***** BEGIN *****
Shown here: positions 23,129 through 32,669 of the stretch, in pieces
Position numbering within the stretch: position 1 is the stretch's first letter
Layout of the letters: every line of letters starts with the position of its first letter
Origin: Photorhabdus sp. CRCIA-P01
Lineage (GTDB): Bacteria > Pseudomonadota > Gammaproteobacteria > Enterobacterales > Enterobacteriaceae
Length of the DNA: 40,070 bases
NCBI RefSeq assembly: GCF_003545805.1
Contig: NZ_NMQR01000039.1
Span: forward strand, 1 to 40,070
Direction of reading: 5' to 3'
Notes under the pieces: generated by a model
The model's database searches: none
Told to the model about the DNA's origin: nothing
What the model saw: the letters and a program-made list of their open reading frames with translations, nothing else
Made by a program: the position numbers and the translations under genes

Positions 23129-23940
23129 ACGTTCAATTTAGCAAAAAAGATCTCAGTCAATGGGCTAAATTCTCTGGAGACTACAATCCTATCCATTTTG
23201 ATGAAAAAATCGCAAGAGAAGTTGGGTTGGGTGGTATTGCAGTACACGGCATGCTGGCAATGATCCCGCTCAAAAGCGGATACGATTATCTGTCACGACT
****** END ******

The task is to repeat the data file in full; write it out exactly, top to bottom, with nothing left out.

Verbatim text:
Shown here: positions 23,129 through 32,669 of the stretch, in pieces
Position numbering within the stretch: position 1 is the stretch's first letter
Layout of the letters: every line of letters starts with the position of its first letter
Origin: Photorhabdus sp. CRCIA-P01
Lineage (GTDB): Bacteria > Pseudomonadota > Gammaproteobacteria > Enterobacterales > Enterobacteriaceae
Length of the DNA: 40,070 bases
NCBI RefSeq assembly: GCF_003545805.1
Contig: NZ_NMQR01000039.1
Span: forward strand, 1 to 40,070
Direction of reading: 5' to 3'
Notes under the pieces: generated by a model
The model's database searches: none
Told to the model about the DNA's origin: nothing
What the model saw: the letters and a program-made list of their open reading frames with translations, nothing else
Made by a program: the position numbers and the translations under genes

Positions 23129-23940
23129 ACGTTCAATTTAGCAAAAAAGATCTCAGTCAATGGGCTAAATTCTCTGGAGACTACAATCCTATCCATTTTG
23201 ATGAAAAAATCGCAAGAGAAGTTGGGTTGGGTGGTATTGCAGTACACGGCATGCTGGCAATGATCCCGCTCAAAAGCGGATACGATTATCTGTCACGACT